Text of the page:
This is why the instructional designer’s job is to ensure that there is value addition in the time a learner chooses to devote to remembering, understanding, and applying the concepts in their daily lives.
How Can an Instructional Designer Improve the Virtual Learning Journey?
The secret lies in their ability to design a course that will keep you engaged. The course must provoke the learner with questions that linger in their mind even after they have paused their learning for the day. The learner must interact with the course and at the same time be able to take something back from it.
Keeping all this in mind, let’s begin at the beginning and walk you through ways to design a course to help improve the learner’s virtual learning journey.
1. Create Some Build-Up Before the Course Begins
Often the learners are asked to take a course by their employers or decide to take one by reading the description. They might not be aware of what expectations to keep from the course. You can add videos and splash screens before the course officially begins. These are short snippets that can set the scene for the course. These should not be too long – somewhere between 1-2 minutes works well. Questions can accompany them. The learner will understand that these questions will get answered once they have completed the course.
Another approach you can take is to ask the learner to answer a question. Record their answer. Once they have completed the course, ask the question again. After they respond, reveal the previous answer. The learner will be allowed to compare both answers and understand how the course has contributed to a better understanding of the topic.
2. Add Objectives (and stick to them!)
Once the learner has begun their virtual learning journey, present them with learning objectives. By the end of the course, the learner should fulfil a set of goals. You can take a look at the verbs used to design the objectives from Bloom’s Taxonomy. The learner knows that they are taking the course to upgrade or brush up on their knowledge. These objectives provide them with a renewed purpose for taking the course. Once they have completed the course, fulfilling all the objectives will add to the learner’s sense of accomplishment.
3. Keep the Learner Glued (with clickables and interactivities – just pressing next might bore them and skip important content)
As we mentioned before, no teacher will scold you when your mind wanders as you look out the window in the virtual learning journey. The instructional designer’s task is to design a course that will keep the learner interested throughout the course. The best way to reinforce this is to make the course interactive. Instead of content being presented on the screen in a monotonous way, mix up the presentation to hold the learner’s attention. Add interactions like tabs, icons to click on, sliders, and similar things. Having clickables ensures that the learner does not simply start the course and go away.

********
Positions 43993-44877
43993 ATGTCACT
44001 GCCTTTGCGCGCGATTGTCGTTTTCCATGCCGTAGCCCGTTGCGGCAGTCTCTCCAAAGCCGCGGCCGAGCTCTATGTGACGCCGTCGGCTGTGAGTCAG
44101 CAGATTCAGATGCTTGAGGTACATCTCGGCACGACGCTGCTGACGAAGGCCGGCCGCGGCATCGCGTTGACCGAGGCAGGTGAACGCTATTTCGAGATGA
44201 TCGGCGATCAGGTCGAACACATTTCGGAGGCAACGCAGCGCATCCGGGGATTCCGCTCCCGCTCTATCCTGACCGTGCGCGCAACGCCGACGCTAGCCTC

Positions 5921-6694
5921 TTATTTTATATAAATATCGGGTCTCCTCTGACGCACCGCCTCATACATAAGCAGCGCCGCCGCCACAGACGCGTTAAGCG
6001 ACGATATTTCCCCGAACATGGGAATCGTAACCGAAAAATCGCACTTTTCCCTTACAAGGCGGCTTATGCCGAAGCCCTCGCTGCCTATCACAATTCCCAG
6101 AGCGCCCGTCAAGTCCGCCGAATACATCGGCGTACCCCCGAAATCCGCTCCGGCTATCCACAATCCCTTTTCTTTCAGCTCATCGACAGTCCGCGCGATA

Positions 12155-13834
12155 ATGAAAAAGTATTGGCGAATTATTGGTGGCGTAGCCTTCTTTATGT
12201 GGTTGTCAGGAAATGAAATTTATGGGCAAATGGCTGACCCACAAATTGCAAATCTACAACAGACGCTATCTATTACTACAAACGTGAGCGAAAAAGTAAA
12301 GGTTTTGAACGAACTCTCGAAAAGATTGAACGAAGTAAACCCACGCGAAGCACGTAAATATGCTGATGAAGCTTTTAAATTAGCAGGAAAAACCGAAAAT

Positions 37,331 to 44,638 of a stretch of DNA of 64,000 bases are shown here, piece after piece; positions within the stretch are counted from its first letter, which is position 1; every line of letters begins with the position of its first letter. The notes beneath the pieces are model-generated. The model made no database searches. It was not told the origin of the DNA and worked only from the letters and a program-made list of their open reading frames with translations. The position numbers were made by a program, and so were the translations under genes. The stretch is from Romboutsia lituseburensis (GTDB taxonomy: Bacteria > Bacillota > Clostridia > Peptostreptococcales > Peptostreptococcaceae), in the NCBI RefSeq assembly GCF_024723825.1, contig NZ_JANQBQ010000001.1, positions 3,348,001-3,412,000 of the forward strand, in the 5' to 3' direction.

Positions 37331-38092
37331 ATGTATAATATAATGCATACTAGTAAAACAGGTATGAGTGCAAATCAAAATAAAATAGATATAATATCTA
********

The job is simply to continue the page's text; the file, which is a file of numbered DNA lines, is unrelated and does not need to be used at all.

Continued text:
To ensure that the learner stays throughout, you can also disable the Next button until the timeline in which the content will appear is completed or all the interactivities have been clicked on and visited.
4. Engage with New Information
The virtual learning journey can be made engaging by ensuring that there is a mix in the type of content that the learner consumes. While clickables are a great way to keep the learner interested, make sure that you don’t keep repeating the same interactivity throughout the course. Have different types of clickables and mix them up. You can also use images and videos along with the clickables.
The learner must be provided with new content. You have to remember that while your content will be unique, it can also be known information for some people. This can be data, case studies, and examples to make the course relatable and interesting. Examples and case studies consistently reinforce the idea that the course is relevant in real life. These interest the learner further and help them grasp the content of the course better.
5. Visually Demonstrate